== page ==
Culinary curriculum sequencing should mirror the progressive, sequential needs from survival to actualization described by Maslow’s theory.
By Paul Sorgule, MS, AAC
One point is very clear when it comes to building an effective culinary program: the learning process of trade skills must be progressive. Unlike many other college majors where much of the content can be in independent silos with few prerequisites – culinary arts must be built methodically knowing each skill prepares a person to understand the next skill.
It is also clear that these progressive skills build from a strong foundation. Each learning step along the way connects to a level of confidence while addressing critical human self-motivational needs defined by Abraham Maslow.
The best programs are ones that are focused on building a learning organization – one where true learning is at the core of everything the program seeks to accomplish. This learning involves not just the student, but equally important – the faculty, staff, advisors, and even those chefs and restaurateurs who hire a programs’ graduates. Great results happen when this connectivity loop is complete.
Abraham Maslow stated that self-motivation happens when sequential needs are met. This begins with a survival foundation – individuals must be able to count on those factors that allow them to meet basic needs. In the culinary arts kitchen this could be those foundational skills like knife handling, sanitation, understanding basic cooking methods, and the basic nutrition principles. Until those needs (skills) are met it will be difficult for a student to progress through the process of learning how to cook. In this instance – teaching, rather than training, is critical. There needs to be ample opportunity for paced, individual attention, a forum for asking questions, observation through demonstrations that establish performance benchmarks, and time for outside assignments and research. Understanding is the key in this learning phase as practice and competence will follow.
Next, it becomes essential for individuals to feel secure with their environment. This takes place in a team environment – working with others, depending on the person beside you, and the presence of an organized workspace that is comforting and appropriate for the work to be done. Teamwork is the rule during this phase as students discover how to depend on others, accept roles in a production environment, and communicate and share. Although some production is critical in this part of a program – teaching is still the key to cook development.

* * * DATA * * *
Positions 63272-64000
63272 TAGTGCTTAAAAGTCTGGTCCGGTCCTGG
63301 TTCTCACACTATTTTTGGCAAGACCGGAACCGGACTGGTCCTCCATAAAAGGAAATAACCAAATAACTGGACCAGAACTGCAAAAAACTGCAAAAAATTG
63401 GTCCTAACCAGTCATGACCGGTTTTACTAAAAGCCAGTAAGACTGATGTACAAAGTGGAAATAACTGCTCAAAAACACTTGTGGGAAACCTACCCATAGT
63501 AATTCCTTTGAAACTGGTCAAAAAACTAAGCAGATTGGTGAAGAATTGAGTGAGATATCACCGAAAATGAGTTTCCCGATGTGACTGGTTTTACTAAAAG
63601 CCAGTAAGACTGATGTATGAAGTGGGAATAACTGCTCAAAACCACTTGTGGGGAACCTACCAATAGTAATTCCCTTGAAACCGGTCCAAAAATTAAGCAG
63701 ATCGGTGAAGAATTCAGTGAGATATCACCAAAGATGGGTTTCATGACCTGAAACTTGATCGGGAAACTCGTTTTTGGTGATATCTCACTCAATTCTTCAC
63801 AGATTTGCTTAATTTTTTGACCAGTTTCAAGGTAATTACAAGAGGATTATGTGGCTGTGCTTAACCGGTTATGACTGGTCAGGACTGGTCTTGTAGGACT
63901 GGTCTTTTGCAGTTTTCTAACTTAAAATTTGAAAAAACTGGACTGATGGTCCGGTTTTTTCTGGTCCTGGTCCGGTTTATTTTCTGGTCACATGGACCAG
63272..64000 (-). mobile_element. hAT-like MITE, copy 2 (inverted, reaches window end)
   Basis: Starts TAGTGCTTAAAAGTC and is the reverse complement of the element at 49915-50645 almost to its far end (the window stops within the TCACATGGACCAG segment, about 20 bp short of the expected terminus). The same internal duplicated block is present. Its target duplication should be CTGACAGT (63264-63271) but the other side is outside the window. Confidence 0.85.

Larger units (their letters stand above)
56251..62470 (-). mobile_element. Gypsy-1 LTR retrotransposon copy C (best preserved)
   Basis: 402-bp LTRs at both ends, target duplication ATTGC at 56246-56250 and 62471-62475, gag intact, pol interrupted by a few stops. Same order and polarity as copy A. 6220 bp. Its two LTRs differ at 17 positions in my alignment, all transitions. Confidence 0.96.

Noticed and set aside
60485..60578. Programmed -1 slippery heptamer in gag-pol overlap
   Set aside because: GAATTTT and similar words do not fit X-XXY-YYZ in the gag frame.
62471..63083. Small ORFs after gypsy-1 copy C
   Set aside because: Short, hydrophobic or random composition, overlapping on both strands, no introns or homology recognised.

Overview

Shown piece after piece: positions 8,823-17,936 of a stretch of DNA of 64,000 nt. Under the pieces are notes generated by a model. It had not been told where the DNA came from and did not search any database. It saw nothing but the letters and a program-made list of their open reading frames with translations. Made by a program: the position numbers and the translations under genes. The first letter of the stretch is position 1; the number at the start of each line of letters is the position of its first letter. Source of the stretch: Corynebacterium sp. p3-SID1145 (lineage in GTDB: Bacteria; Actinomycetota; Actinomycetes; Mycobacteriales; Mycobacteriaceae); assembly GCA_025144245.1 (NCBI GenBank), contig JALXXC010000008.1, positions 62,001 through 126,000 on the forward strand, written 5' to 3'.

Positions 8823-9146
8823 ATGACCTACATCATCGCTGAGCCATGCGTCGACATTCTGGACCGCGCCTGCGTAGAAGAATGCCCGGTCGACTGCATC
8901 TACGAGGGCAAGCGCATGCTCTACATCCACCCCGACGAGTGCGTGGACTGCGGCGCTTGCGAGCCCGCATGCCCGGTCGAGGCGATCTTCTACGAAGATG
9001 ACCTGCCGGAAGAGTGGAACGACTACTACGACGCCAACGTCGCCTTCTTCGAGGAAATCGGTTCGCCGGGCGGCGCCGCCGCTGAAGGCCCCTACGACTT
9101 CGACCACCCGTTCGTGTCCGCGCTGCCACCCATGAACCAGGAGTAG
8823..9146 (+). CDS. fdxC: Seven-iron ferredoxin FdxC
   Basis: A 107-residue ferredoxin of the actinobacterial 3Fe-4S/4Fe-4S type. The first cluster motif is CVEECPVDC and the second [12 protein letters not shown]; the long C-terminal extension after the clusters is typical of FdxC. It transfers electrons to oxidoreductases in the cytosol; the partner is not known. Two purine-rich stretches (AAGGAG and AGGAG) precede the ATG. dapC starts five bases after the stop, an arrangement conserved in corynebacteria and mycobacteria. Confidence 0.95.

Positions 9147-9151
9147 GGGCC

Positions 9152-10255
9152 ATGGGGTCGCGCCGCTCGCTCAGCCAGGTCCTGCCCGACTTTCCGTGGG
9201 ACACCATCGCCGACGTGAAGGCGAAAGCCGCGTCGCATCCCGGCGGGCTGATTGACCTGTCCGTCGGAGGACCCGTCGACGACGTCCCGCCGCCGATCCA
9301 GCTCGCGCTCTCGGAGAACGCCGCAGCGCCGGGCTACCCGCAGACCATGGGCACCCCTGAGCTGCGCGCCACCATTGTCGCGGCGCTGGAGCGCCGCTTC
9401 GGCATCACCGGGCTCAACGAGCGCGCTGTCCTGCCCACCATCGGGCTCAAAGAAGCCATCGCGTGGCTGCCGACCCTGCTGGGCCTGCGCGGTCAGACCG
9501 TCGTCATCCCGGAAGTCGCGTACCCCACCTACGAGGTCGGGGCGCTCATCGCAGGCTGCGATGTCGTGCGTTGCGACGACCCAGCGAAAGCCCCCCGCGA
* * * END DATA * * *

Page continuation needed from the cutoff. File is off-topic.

The third phase involves repetition and application in an environment that is live and real. In this phase, the student will feel the positive impact of belongingness. Faculty members begin to transition from the “sage on the stage” to the “guide on the side.” Progressive learning happens as students build work habits, solid work ethic, functionality within a system, and start the learning process on how to solve problems through their missteps and failures. Working through this battle phase leads to a significant jump in confidence.
The fourth step happens when the student moves from a somewhat sheltered teaching environment to one that is exclusively training focused. During this phase, the student is driven to build speed, accuracy under pressure, consistency, dependability, and assimilate from their surroundings. This is a cooking and operational management style and philosophy that will carry them through their career. This leads to a high level of self-esteem. In most cases, this happens on an internship or externship experience. It is critical the college build strong relationships with the internship sites that understand their important role and represent the very best operational procedures that define our industry. This is the time when students truly transition into a competent cook.
When all phases are in sync, the student then becomes competent and confident. Confidence leads to better performance and trust and directs the student to self-actualize. This is the kind of worker in demand today.
So, if you break a culinary learning organization into visual components that parallel Maslow’s Hierarchy of Needs it would look like this:
Whether the goal is to train a cook for full-service, fine dining, business and industry production environments, product development, or chain restaurant management – these steps or phases are essential. Program leadership would be wise to keep this sequence in mind as they develop curriculum. If the program is to strive to become a true learning organization then this progression would be appropriate for all those involved in the planning, execution, and receipt of educational content.
PLAN BETTER – TRAIN HARDER